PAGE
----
Saturday, September 11, 2010
Tuesday, September 11, 2001 had begun as any other late summer/early fall day in Chicago. Clear and brisk with the remnants of the morning dew evaporating into what would have been a spectacular warm and sunny day. I had just purchased and moved into my two-flat the weekend prior and felt great about my new home and neighborhood.
I left my Lincoln Square home at 6:45 a.m. and headed north to Glencoe, IL instead of downtown Chicago where my offices were located. My photo crew and I were to start one of our typical location photo-shoots at a private residence for our client, Spiegel Catalog. Being the producer of the shoot, I like to be the first to arrive at the location. Knowing that I wasn't in any rush, I followed surface streets instead of the expressway from the north side of Chicago and into the suburbs. The convertible top of my Mercedes 560SL Roadster was lowered as I motored along, stopping at a local coffee shop midway to my destination.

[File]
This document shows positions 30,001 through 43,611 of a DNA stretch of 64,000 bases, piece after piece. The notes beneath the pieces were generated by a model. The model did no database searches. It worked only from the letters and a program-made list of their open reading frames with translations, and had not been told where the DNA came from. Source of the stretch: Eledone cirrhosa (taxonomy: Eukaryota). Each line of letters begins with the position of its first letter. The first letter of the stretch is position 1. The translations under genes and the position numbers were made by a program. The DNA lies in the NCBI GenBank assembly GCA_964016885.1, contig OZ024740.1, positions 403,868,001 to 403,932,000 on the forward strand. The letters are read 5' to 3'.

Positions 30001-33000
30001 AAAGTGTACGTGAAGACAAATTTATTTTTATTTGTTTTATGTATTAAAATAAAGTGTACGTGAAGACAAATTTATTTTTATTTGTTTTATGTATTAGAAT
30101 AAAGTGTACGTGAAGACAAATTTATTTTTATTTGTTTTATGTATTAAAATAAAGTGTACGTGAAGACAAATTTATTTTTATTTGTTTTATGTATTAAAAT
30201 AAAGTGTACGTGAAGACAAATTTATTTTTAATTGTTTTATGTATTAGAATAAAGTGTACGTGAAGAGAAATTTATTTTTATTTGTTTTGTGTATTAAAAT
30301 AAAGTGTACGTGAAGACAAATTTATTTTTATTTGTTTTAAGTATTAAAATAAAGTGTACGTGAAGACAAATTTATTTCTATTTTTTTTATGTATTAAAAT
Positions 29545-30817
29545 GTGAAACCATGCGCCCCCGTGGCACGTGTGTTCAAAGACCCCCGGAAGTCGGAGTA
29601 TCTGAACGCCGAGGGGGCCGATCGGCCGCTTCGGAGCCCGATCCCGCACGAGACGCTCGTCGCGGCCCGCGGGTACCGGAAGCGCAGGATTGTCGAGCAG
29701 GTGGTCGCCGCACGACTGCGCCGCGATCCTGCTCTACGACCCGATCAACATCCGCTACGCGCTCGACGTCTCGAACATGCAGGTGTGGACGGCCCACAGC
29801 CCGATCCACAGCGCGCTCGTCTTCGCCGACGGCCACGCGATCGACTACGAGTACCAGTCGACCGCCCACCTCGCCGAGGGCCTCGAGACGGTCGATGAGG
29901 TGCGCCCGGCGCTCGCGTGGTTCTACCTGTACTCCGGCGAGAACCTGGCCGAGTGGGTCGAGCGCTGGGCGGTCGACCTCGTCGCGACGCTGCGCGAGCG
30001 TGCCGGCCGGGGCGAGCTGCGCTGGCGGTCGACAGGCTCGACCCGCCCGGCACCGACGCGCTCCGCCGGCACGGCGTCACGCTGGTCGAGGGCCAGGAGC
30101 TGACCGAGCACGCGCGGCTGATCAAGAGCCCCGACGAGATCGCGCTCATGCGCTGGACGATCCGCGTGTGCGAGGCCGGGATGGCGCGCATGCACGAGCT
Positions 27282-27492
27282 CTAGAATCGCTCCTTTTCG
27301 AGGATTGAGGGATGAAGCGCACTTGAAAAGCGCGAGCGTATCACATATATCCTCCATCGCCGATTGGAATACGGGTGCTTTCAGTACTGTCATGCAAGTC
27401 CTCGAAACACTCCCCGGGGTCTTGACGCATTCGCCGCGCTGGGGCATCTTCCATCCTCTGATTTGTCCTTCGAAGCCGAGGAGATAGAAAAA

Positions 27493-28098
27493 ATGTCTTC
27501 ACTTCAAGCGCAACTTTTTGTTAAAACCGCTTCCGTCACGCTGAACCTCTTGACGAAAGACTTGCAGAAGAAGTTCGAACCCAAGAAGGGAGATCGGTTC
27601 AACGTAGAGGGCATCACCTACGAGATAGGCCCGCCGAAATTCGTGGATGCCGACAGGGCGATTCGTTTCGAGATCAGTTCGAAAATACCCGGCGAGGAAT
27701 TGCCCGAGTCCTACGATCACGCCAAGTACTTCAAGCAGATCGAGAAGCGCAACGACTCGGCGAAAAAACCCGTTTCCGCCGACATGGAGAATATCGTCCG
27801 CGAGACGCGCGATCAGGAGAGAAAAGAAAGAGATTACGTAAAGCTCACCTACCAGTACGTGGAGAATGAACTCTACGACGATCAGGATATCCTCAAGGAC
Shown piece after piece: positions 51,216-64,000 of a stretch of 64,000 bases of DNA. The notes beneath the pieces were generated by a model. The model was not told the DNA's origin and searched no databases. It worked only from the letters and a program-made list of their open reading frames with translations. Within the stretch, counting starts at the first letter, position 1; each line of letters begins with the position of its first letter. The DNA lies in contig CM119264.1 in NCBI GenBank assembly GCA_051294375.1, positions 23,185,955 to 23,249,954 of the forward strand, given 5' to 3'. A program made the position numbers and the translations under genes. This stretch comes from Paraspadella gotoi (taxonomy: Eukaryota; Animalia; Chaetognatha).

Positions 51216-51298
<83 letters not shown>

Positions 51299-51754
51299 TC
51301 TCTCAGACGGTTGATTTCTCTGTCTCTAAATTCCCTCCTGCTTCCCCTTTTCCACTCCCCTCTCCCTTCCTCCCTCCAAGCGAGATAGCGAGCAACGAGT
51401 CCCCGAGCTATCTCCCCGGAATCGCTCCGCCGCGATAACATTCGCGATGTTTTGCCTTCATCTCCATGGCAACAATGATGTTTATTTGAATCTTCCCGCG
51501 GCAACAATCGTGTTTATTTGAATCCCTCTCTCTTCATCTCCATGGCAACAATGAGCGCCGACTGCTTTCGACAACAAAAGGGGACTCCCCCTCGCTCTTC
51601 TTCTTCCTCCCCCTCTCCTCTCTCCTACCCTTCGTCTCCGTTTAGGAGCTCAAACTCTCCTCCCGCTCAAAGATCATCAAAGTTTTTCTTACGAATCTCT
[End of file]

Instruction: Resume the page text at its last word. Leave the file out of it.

The weather was wonderful and I was feeling good that my client chose a local home to use for the shoot as I absolutely love being in the Midwest for these crisp late-summer days. I arrived at the home and met with the homeowners who were eager to host a commercial photo-shoot. I went into "Ron, the producer" mode and walked about their home detailing the progression of our shooting schedule. These photo-shoots can be a very high-energy process with many people on and off set getting merchandise, props and equipment ready for several vignettes simultaneously.
Everything was going smoothly as my photographer and client set up the first shot of the day. As the crew was making decisions on lighting and props, the homeowner hurried into the kitchen where we were shooting and turned on the small counter-top television. She exclaimed that a small plane had just hit one of the WTC towers. We immediately focused on that small screen showing a live-feed of the towers.
We needed to continue with our work and did, but the photo-shoot didn’t have the same energy. The crew was functioning; however we all seemed to be somewhat in a trance, on auto-pilot. At one point I needed to run an errand to a local hardware store for some rigging supplies. While there I found ribbon in red, white and blue and crafted small tassels that I attached to every car antenna.
Returning home to Chicago later that evening as the sun was setting, I found my American flag and mounted it from a 2nd story window frame out front. I then placed several candles on the front porch, just as other neighbors did. I don’t believe I slept an hour that night, glued to the television and making phone calls to ensure everyone I knew in New York were safe.
The world changed as we knew it.